“Cooking Up” an Opportunity

OK, I apologize for the lame title pun. My bad.

Last year I discussed a great article from Bloomberg Businessweek about MBA, entrepreneurship and other business program graduates noting that, in the current economic and jobs climate, some grads are deciding to create their own opportunities through creating their own new business ventures. This was exciting for me not only as a graduate finance teacher, but also as an entrepreneur and risk capital investor. What better bet for a graduating student than to put their own money, passion and hard work into the one thing they know better than any MBA course – themselves!

Every week and almost without exception, students consult with me and my fellow faculty members regarding the viability of their business plans. As any good teachers would do, we are supportive, but also always candid and honest in our comments. We are not educators seeking to dash hopes and dreams, but neither are we offering false hope for plans with little likelihood of funding, profitability and long term success.

What advice do I offer budding entrepreneurs? A few simple suggestions:

1. Maintain a narrow focus. The best plan for a bootstrap start-up is a tightly defined niche that is current overlooked or underserved. Attacking a global market in the face of established competition by offering too broad a range of products or services is generally a recipe for failure. Meet the “burning need” of the market by supplying a needed product or service, and you’ve got a winner.
2. Bootstrapping. By its definition, bootstrapping means self-sufficiency and self-reliance. Don’t underestimate the very necessary contribution of friends and family to provide initial seed capital. Don’t think it’s important? Play that scenario out as you are asked the question by an angel or other investor. “What have you been able to raise thus far?” “Well, Mr. Investor, I have reviewed my plan with the people who love me the most, know me the best, and who know my ability and work ethic better than anyone. They wouldn’t give me a damn cent!” Oops. Tough sell.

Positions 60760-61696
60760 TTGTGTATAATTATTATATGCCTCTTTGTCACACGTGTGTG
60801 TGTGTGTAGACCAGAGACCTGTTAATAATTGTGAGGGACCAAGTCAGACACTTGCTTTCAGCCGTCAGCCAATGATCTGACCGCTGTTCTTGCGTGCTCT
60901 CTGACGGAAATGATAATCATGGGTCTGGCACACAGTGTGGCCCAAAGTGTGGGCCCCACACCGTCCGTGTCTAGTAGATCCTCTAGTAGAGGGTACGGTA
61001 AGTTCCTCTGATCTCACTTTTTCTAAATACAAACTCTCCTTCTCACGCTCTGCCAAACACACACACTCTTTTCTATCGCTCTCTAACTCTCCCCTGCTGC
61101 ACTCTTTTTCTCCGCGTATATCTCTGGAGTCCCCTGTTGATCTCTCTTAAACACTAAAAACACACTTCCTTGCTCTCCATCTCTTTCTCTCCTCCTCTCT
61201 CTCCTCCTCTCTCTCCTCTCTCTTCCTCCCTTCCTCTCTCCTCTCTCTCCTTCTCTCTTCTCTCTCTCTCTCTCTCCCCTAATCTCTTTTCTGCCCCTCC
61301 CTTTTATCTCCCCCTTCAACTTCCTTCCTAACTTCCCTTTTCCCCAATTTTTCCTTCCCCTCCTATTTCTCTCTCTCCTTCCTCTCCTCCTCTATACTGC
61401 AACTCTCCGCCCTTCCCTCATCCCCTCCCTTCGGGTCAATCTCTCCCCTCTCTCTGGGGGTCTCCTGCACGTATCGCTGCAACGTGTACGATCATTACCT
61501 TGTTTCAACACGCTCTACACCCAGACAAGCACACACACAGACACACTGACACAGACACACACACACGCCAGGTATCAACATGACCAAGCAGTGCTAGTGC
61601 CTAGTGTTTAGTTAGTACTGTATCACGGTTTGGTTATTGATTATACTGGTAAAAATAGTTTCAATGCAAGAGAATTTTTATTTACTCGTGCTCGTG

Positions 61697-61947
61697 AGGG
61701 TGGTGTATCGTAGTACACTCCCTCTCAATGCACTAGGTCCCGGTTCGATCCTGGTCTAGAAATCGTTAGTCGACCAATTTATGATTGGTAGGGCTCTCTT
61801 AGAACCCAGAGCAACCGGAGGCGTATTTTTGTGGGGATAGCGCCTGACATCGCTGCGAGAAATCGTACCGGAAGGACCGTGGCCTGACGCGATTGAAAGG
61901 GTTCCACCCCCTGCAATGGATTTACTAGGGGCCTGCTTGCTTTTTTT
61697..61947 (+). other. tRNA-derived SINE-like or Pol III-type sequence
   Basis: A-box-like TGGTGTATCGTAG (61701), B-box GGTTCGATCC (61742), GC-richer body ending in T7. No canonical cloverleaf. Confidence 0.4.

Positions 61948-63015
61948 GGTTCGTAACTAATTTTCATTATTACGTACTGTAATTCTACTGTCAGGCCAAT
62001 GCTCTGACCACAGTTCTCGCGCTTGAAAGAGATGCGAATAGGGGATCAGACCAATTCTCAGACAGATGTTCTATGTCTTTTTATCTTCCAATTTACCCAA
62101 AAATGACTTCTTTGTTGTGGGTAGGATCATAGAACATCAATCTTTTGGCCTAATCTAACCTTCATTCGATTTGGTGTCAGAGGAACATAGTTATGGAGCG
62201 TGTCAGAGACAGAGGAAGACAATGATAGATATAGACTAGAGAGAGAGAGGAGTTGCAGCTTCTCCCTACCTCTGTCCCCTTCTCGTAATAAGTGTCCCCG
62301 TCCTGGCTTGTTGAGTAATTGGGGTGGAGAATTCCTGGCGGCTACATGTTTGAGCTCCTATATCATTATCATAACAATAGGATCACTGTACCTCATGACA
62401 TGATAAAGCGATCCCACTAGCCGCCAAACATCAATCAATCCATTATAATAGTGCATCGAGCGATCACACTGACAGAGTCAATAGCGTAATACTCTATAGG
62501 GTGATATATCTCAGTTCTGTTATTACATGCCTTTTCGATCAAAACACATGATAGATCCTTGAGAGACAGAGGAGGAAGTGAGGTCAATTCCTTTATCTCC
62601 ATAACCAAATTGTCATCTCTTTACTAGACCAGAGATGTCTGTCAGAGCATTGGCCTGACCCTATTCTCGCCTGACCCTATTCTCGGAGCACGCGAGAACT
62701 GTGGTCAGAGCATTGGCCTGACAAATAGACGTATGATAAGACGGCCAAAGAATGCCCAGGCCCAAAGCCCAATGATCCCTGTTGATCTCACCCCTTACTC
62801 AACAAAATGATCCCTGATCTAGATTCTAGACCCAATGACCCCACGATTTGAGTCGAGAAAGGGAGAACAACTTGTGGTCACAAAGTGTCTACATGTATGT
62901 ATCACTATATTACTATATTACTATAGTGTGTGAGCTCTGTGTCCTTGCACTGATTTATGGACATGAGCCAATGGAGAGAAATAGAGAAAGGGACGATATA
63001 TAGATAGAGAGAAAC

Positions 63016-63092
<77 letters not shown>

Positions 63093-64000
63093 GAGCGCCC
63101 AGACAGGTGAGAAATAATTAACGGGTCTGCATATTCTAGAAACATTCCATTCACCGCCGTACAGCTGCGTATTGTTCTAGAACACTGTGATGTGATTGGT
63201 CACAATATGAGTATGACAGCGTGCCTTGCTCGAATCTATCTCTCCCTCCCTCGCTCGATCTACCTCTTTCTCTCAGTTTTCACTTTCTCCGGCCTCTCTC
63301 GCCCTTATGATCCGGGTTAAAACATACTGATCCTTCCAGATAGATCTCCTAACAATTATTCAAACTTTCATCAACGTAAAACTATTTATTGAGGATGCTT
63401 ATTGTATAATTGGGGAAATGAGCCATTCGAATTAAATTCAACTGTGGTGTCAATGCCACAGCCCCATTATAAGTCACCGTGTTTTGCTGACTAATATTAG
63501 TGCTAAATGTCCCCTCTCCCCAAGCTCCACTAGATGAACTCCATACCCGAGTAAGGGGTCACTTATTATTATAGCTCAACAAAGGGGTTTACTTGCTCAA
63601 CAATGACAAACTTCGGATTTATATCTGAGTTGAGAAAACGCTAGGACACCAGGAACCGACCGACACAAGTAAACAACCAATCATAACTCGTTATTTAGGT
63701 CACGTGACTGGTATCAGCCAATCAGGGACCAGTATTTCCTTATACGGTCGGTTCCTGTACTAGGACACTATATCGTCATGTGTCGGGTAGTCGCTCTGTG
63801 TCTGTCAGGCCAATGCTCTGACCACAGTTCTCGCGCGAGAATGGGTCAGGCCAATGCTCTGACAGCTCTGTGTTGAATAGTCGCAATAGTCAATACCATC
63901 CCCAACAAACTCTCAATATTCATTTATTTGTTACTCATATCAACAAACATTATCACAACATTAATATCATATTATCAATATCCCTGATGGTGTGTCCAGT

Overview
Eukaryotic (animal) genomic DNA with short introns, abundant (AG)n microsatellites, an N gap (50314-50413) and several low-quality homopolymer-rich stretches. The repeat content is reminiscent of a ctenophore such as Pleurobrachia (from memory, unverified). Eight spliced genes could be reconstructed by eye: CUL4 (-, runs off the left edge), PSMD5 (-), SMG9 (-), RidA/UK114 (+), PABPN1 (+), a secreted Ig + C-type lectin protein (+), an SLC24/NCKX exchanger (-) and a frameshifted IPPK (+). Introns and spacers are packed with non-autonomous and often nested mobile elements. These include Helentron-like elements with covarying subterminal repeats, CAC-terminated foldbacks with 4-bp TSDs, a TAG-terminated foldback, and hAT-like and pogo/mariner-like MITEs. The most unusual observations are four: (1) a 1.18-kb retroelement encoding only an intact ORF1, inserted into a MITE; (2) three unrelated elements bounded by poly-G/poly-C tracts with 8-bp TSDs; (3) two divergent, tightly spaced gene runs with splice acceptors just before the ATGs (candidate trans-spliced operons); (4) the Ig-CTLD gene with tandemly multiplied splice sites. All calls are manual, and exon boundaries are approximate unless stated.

3. Differentiation. If there is one point that I believe contributes the most to proper positioning of a new venture is differentiating yourself from your competitors. No, don’t tell me that you will take better care of your customers – everyone says that! What quantitative differences separate you from the many others going after the same market?

Aside from those common sense pointers, I could continue with a lecture on the importance of dedication, discipline, passion, hard work, and so on – but then, you don’t really need a blogger to tell you that, now do you?

Can’t find the perfect job opportunity? Create your own!

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